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Looking Back, Forging Ahead Q&A: Deborah Brooks, Boutinot

Published:  09 August, 2023

Midway through 2023, Harpers is taking stock of yet another turbulent year for the drinks trade, with plenty of highs and lows, so far. We continue our series with Deborah Brooks, head of marketing at Manchester-based supplier Boutinot, to find out how the year has gone so far, and what the remainder may bring.

How has business been for you in the first half of 2023 and how do things compare to where you were last year?

For Boutinot, the first half of 2023, has seen a return to more ‘normal’ trading patterns. In 2022, we were all facing the critical challenges of the limited availability of dry goods, transport and labour resulting from the pandemic, the invasion of Ukraine and the lingering aftermath of the UK’s exit from the EU. We’re seeing these problems easing, which is good news. Having to adopt a pragmatic approach to the resultant higher costs has been difficult but essential. The important thing is to support our customers where we can.

How has the cost-of-living crisis played out across the year and what – if anything – have you been able to do to mitigate that?

The cost-of-living crisis has affected every aspect of the trade, but none more so than the hospitality sector. Staff shortages, higher costs and unpredictable trading are still creating pain for the restaurants and on-trade. It’s been so sad to see some cracking small independent restaurants and wine bars give up the trade because it’s just become too difficult.

To understand how best to mitigate the challenges, we listen and discuss the pinch points with our customers and suppliers, then try to find solutions and support. We also have to ensure that the portfolio reflects what a market in a cost-of-living crisis needs, for example high-quality wines at pragmatic prices.

What are you most proud of achieving this year? Have you managed to achieve any specific goals?

We’re very proud of Heaphy Vineyards, our latest ‘home’ in Nelson, New Zealand, which we acquired just over 12 months ago. Andy Nicole joined the Boutinot team as general manager and head winemaker. Within a short space of time, Andy has achieved a lot by focusing on understanding the lay of the vineyard, developing local relationships, and – together with the experienced Heaphy winemaking team – producing our inaugural vintage, 2023. After recently tasting the ferments and cuvees, we’re delighted with the results and can’t wait to launch in the autumn.

And what is the biggest cause for concern?

We own vineyards, so we know the devastation that can be caused by calamitous weather conditions and with fires raging in Greece and Italy at the moment. There has been some concern for what climate change is doing to viticulture throughout the world.

Wilderberg, our home in Franschhoek, was affected by recent flash floods and although the vines were unaffected, the sheer amount of water damaged some of the out-buildings.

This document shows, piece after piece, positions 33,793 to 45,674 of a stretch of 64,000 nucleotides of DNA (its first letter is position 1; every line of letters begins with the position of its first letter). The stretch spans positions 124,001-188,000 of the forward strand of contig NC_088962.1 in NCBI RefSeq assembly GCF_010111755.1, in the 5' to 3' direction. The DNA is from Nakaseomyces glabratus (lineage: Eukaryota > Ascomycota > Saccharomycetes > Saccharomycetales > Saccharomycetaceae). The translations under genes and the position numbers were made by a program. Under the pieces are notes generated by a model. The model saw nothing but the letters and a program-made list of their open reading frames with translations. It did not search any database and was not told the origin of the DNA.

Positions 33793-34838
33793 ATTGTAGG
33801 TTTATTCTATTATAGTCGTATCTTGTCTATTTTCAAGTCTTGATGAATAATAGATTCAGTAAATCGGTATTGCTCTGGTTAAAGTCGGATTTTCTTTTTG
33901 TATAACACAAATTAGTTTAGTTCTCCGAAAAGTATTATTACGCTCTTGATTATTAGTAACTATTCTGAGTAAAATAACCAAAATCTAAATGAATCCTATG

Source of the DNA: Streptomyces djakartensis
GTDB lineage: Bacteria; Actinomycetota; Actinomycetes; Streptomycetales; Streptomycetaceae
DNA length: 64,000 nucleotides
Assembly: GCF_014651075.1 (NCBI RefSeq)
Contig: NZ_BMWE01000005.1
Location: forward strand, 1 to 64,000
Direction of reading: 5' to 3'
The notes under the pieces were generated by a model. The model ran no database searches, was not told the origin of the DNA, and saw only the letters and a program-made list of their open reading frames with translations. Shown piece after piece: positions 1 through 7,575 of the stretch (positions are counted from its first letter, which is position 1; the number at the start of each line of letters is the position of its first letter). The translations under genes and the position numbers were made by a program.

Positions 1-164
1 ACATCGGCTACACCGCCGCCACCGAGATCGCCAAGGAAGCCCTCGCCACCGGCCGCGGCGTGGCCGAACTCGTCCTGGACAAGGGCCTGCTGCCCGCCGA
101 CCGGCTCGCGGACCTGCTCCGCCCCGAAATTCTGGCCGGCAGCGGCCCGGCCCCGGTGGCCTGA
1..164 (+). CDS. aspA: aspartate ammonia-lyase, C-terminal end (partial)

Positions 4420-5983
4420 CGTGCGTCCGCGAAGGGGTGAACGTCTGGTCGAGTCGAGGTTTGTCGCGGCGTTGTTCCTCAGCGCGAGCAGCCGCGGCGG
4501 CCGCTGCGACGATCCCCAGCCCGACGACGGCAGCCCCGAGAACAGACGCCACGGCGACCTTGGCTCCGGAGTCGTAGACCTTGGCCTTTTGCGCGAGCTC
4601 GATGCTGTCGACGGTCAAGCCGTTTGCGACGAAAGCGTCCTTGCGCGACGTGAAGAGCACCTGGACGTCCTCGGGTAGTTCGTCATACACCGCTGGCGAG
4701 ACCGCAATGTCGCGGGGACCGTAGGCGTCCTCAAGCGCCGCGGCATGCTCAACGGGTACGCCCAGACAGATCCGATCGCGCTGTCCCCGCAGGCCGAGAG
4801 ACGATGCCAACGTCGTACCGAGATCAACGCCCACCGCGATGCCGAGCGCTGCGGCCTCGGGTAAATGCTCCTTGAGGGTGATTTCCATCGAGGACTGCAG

What are the biggest drinking trends at the moment and how do you expect that to change going into the autumn?

Currently lighter red wines, those being produced from the thinner-skinned grape varietals (Cinsault, Pinot Noir, Frappato, Pais); darker, serious rosés from regions that are known for their production (eg, Tavel, Navarra, Bordeaux); lighter whites (Riesling, Vinho Verde, Garganega, Dry Muscat).

With the changes in duty on higher alcohol wines, going into autumn, it will be interesting to see if customers continue to drink the lighter styles. I think we may see a surge of wines craftily engineered to a lower alcohol level to maintain lower price points. We’re keen that quality isn’t compromised whilst finding wines that can be produced naturally at lower alcohol levels, too.

Is Covid now a distant dream, or are you still seeing lingering effects?

Covid was certainly uncharted territory and the way that the whole company adapted to the unpredictability of each day was not surprising knowing how committed and hard-working our colleagues are. So, on a positive note, the lingering effect, if you can call it that, is the sheer focus and hard graft that our staff continue to put in and have done over the past three years.

Any predictions for the second half of the year?

After the push and pull of the last six months, it’s possibly not wise to predict too far in the future. That said, the recent fall in the inflation rate is a hopeful turn in the road and all predictions are that the outlook appears more positive and less uncertain with inflation having peaked.

Customers and consumers may still be cautious in how and where they spend their money, especially in the run up to Christmas. Our focus will be to stick to the knitting and continue to do the right things by our suppliers, customers and colleagues.

Quick fire questions…

Old World or New?


Cocktail or slow sippin’ spirit?

Slow sipping spirit

Vermentino or Vermouth?


Low or No?


Three star or bistro?


Desert island tipple?

White from any region of Burgundy